Group size

Scaling dynamics and network effects in social coordination

December 9, 2011 — January 2, 2022

extended self
social graph
Figure 1

Mean-field social cognition. The atoms of community governance. How do group dynamics scale with group size?

1 Metis, legibility and groups

TBD - write about how, as we consider successvely larger groups, we note that they need to depend more upon legible structures than upon local metis. There is some kind of Pareto front trading off efficiency and scalability of mechanisms.

Alexirpan, in My Soul is Pony-Scarred for Life Because of You writes:

Over the years, I’ve come around to the “relentless march of the normal” theory. Any culture that gets big — any culture at all — cannot grow and stay big without losing its unique charm, because that unique charm can’t survive in a culture that tries to appeal to everyone. …We all wish we could get both the charm and the popularity.

Related: Scene dynamics.

2 Economic scaling effects

TBD. What is commonly called a “network effect” is a posited scaling law of value/cost/whatever wrt the total number of nodes, i.e. people, in a social network. Archetypal example, Metcalfe’s law:

the value of a telecommunications network is proportional to the square of the number of connected users of the system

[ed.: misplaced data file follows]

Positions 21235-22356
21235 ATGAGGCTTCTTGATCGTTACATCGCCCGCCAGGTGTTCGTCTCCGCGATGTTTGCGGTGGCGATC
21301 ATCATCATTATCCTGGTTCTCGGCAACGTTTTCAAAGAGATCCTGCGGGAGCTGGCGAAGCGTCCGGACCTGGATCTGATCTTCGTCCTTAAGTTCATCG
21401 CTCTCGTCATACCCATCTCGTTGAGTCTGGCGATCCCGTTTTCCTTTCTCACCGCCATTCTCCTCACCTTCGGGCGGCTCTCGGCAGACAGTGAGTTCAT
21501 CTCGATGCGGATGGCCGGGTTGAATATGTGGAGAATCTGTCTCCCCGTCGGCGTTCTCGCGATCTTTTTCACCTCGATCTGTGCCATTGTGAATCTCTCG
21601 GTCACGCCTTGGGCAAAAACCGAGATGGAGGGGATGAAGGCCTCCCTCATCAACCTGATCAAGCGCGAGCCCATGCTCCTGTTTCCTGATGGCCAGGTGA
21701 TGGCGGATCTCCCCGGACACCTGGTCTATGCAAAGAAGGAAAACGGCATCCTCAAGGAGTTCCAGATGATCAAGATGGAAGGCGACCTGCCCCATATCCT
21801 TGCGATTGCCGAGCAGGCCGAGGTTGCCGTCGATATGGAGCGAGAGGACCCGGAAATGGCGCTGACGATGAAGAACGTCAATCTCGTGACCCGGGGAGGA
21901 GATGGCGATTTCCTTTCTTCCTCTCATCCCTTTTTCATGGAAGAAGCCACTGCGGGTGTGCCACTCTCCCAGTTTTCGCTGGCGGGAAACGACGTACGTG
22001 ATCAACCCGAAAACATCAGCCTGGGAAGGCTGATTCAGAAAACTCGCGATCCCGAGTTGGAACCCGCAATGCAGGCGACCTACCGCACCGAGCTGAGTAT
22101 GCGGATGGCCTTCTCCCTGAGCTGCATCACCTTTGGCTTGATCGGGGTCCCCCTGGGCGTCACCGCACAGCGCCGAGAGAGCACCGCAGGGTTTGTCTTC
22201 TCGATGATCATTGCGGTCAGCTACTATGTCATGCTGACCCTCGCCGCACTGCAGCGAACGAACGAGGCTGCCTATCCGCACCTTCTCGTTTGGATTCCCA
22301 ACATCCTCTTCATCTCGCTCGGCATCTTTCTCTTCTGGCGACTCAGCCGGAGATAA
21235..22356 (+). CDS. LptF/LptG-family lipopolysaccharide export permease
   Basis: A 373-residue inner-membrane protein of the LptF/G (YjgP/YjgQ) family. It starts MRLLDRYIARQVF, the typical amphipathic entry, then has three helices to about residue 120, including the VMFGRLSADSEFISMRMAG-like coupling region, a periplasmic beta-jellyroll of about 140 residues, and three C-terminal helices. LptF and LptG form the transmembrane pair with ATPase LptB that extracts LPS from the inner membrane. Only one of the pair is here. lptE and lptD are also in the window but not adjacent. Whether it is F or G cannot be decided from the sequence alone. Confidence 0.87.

There are various reasons to suppose this simplification is brutal, since we suspect strongly that other things are important, the interpretation of the edges and nodes, the network topology (i.e. the edges and how they are arranged), the types of nodes etc.

Classic critique Metcalfe’s Law is Wrong and here are some elaborations Two Powerful Mental Models: Network Effects and Critical Mass, The Dynamics of Network Effects.

But whatever, we can hypothesise that many common types of social network are structured similarly enough that a scaling law would make sense.

If we want to address those detailsa bout what actually happens on that network graph and what the “value” of it might be in context, we can keep on adding details until eventually we are considering network economics.

3 The Dunbar number

Figure 2

A popular old saw due to Robin Dunbar, which had a resurgence in the internet a couple of years ago for the most classic of reasons for something to have a resurgence on the internet — it seems to be about the internet.